Link to Pubmed [PMID] – 21980287
Link to DOI – 10.1371/journal.ppat.1002261
PLoS Pathog 2011 Sep; 7(9): e1002261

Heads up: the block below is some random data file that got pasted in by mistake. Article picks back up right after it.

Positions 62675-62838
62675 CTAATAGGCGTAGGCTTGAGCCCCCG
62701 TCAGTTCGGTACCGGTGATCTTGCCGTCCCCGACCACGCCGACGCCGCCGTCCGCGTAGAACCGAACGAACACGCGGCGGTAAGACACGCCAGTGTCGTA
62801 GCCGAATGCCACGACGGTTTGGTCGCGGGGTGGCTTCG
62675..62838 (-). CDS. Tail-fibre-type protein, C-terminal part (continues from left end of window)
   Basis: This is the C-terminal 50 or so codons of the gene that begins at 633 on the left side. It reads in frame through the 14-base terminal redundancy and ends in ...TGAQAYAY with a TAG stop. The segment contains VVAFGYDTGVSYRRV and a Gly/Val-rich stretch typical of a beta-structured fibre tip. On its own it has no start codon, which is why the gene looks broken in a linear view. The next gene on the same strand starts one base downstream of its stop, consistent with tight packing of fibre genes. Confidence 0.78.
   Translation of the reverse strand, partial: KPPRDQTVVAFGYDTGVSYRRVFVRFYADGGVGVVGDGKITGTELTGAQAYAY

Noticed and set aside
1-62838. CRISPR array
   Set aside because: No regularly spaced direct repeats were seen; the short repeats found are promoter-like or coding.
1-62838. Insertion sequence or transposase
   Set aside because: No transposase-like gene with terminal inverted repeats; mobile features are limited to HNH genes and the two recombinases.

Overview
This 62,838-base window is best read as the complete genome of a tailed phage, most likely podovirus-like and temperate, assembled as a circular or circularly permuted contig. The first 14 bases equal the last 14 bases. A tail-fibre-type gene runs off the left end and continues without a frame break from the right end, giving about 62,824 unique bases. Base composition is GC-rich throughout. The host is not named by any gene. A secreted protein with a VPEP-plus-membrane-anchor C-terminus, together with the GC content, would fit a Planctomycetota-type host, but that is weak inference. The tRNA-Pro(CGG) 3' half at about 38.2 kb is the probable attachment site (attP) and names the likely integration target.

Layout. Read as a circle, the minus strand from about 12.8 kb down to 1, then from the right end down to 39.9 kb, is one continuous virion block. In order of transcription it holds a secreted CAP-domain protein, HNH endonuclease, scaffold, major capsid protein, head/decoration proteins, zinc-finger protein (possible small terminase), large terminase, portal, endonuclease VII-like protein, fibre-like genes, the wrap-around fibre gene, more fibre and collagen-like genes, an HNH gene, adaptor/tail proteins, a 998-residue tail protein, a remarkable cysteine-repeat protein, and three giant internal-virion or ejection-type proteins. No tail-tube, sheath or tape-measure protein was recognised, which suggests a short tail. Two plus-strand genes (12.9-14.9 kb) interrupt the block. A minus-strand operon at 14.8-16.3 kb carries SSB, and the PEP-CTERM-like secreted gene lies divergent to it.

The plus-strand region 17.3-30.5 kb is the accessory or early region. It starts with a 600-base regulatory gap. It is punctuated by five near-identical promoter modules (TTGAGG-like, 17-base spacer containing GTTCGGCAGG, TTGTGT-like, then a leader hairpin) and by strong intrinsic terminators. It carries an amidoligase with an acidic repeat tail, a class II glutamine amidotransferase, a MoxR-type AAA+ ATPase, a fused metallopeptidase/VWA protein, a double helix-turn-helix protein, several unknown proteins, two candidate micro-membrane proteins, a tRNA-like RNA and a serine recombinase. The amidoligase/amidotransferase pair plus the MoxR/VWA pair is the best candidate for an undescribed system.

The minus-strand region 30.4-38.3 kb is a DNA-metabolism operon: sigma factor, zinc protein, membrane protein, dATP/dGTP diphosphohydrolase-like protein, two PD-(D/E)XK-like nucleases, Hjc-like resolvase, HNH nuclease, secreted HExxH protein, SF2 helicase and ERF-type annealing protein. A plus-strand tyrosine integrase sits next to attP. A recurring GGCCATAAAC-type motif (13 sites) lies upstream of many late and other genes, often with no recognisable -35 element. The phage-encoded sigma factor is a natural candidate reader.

Neisseria meningitidis (Nm) and N. gonorrhoeae (Ng) are adapted to different environments within their human host. If the basis of this difference has not yet been fully understood, previous studies (including our own data) have reported that, unlike Ng, Nm tolerates high manganese concentrations. As transition metals are essential regulators of cell growth and host pathogen interactions, we aimed to address mechanisms of Nm Mn²⁺ tolerance and its pathogenic consequences. Using bioinformatics, gene deletion and heterologous expression we identified a conserved bacterial manganese resistance factor MntX (formerly YebN). The predicted structure suggests that MntX represents a new family of transporters exporting Mn. In the Neisseria genus, this exporter is present and functional in all Nm isolates but it is mutated in a majority of Ng strains and commonly absent in nonpathogenic species. In Nm, Mn²⁺ export via MntX regulates the intracellular Mn/Fe ratio and protects against manganese toxicity that is exacerbated in low iron conditions. MntX is also important for N. meningitidis to resist killing by human serum and for survival in mice blood during septicemia. The present work thus points to new clues about Mn homeostasis, its interplay with Fe metabolism and the influence on N. meningitidis physiology and pathogenicity.